Healthcare Design: Exploring Collective Well-Being and Future-Thinking
BNIM’s Emerging Interest in Designing for a Better World
For over three decades following the start of sustainable design movement, BNIM has been a leader in the design of built environments that realize the intrinsic connection between human nature and climate. BNIM explores this interdependence and collective well-being within each of our project types, designing to support human health through our rigorous and systematic approach to environmental health.
BNIM is actively expanding our work to encompass the healthcare sector, a field in which our practice has long sustained interest. Our practice is strongly aligned with healthcare’s commitment to enhancing the human condition through health and healing, and we recognize a significant need, now more than ever, to introduce human-purposed, sustainable solutions at the forefront of healthcare design.
Current Challenges and Opportunities
Historically, design for healthcare facilities has not adequately reflected the missions and work of care providers, often lacking in healthy and healing environments, accessibility, inclusivity, and connections to nature, all of which are fundamental to human health. This reality, met with the immense challenges in recent years to protect global health amid the pandemic, has revealed strains and the significant need for healthcare facilities that better support the healthcare system. We also know that while healthcare systems are caring for individuals affected by the negative impacts of climate change, their facilities contribute disproportionately to the problem with the healthcare sector emitting 8.5 percent of total greenhouse gas (GHG) in the U.S. as of 2018 .
Taking a Human-Purposed Approach
At BNIM, our process is rooted in human-purposed integrated design, a design approach through which we work as an integrated team to explore the full spectrum of human needs and layers of design of a site to create solutions that advance human health and wellness, organizational potential, and building performance. This approach will guide our design of healthcare facilities that support functionality and flexibility while prioritizing the physical and mental health, safety, and comfort of care professionals and individuals receiving care. We will also research and implement sustainable design solutions and high-performance strategies to elevate the health of both humans and our natural environment, including strategies to help reduce the healthcare sector's overall carbon emissions.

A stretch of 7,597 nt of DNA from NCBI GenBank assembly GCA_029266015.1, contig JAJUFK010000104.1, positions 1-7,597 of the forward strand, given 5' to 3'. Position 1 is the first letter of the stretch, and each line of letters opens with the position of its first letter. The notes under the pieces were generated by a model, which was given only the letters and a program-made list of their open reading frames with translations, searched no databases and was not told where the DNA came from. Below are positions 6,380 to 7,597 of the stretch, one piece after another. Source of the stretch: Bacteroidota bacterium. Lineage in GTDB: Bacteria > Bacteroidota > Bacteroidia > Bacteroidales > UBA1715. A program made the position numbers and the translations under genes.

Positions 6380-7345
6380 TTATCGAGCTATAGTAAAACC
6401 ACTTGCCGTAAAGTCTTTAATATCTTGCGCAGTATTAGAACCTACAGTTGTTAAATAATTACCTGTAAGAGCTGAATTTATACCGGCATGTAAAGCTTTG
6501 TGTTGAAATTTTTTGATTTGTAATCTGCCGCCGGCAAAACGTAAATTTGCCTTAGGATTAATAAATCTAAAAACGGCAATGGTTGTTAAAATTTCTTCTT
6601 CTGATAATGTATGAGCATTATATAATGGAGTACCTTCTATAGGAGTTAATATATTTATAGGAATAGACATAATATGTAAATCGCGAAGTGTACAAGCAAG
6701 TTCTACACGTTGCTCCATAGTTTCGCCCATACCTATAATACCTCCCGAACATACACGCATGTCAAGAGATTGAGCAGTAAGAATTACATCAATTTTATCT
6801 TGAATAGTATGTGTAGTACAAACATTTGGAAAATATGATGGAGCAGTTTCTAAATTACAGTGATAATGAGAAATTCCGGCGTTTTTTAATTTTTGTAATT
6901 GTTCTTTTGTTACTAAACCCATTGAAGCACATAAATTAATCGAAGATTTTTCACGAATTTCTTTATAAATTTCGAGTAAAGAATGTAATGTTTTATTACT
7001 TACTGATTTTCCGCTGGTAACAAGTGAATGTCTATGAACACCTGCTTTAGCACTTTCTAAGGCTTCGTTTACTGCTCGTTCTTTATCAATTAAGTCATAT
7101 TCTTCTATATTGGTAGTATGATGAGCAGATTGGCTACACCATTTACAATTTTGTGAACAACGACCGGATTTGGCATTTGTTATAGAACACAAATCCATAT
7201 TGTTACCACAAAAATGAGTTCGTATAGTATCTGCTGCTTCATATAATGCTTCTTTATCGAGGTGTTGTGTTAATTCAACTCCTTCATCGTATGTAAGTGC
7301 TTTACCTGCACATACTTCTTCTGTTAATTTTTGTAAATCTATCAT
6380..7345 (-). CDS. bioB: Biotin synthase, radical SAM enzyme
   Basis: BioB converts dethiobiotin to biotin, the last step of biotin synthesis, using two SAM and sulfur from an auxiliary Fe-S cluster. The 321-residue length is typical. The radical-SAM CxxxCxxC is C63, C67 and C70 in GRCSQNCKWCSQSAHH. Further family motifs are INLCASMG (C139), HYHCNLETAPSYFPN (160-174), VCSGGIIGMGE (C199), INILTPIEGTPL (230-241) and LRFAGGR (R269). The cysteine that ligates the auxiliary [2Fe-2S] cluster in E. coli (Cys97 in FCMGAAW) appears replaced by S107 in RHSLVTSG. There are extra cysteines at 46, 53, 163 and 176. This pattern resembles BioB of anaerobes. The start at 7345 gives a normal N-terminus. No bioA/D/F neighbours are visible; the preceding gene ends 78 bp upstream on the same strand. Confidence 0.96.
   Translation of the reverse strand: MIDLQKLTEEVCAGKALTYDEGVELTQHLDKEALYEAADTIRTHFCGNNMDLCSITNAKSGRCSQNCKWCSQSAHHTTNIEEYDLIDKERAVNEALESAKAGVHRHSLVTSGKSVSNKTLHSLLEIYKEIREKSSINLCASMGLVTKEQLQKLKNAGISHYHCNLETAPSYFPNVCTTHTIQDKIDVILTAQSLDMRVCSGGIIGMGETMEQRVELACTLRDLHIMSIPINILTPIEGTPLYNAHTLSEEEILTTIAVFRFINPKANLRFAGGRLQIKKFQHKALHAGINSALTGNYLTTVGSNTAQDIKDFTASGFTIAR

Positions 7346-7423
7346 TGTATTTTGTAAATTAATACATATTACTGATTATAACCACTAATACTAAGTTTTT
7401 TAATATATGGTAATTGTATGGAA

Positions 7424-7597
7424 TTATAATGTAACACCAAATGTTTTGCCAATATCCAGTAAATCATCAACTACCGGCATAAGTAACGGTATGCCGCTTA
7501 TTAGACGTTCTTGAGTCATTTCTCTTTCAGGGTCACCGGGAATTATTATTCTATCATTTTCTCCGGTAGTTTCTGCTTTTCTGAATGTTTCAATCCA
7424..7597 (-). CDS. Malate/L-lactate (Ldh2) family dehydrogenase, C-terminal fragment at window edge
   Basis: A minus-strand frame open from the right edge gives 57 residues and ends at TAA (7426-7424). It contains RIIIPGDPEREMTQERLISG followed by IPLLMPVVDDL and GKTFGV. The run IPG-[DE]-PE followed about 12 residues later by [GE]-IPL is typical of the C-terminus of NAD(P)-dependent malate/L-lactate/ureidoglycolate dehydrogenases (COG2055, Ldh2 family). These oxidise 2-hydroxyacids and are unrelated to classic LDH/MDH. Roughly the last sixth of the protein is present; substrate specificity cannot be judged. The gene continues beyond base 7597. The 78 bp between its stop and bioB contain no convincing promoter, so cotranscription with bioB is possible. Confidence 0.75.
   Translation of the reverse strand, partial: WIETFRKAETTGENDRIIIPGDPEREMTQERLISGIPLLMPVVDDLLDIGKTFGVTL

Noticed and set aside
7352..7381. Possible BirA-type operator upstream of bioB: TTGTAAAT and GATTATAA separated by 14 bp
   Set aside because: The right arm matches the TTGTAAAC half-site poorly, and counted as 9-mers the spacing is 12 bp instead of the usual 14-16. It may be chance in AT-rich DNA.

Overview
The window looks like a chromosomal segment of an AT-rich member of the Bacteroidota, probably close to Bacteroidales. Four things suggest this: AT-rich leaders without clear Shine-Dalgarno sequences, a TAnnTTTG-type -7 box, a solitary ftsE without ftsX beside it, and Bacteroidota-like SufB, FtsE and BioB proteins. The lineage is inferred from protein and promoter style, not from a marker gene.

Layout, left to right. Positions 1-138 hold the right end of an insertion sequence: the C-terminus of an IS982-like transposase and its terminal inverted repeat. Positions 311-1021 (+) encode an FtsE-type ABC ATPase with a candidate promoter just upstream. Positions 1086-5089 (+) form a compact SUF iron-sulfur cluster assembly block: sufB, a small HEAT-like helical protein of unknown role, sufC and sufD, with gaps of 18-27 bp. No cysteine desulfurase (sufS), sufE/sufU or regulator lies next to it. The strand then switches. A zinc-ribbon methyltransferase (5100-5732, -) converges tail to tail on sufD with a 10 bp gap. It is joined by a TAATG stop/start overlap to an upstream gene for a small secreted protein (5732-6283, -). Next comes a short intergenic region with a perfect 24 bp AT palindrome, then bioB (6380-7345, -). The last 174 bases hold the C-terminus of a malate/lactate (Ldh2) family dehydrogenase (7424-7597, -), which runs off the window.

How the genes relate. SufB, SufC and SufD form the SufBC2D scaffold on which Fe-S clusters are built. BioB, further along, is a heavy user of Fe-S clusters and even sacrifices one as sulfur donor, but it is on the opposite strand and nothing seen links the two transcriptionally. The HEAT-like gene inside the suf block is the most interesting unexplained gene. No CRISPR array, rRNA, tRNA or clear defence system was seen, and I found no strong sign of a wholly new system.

Building on Strong Partnerships
BNIM continues to build and seek out new partnerships with our industry and community collaborators to strengthen our design approach within specialized areas of the healthcare sector. Our team recently worked with Page, to complete a study for University Health that evaluated the potential development of a new state-of-the-art 200-bed inpatient behavioral health facility in Kansas City, MO, for healing and recovery that would meet modern standards for a safe and therapeutic psychiatric treatment.
Although our work in healthcare is emerging, BNIM has a strong history in the educational realm of this field, encompassing two decades of experience collaborating with institutions across the U.S. to design health-based academic facilities focused on training and educating the future generation of healthcare professionals and innovators in patient-centered care and research. Key examples of BNIM’s experience include the Patient-Centered Care Learning Center at the University of Missouri-Columbia School of Medicine; School of Medicine Docent Renovation at the University of Missouri-Kansas City School of Medicine; Psychological and Brain Sciences Building and the College of Nursing Building Modifications at the University of Iowa; School of Nursing and Student Community Center at the University of Texas Health Science Center at Houston; and a Medical Education and Biomedical Library Study at University of California-Los Angeles School of Medicine.
BNIM looks forward to continuing to grow our work, provide expertise, and develop successful partnerships to innovate and elevate the future of healthcare design with a focus on healing for people and planet.
[ 1 ] Eckelman, M. J. et al. (2020). Health Care Pollution And Public Health Damage In The United States: An Update. Health Affairs. https://www.healthaffairs.org/doi/10.1377/hlthaff.2020.01247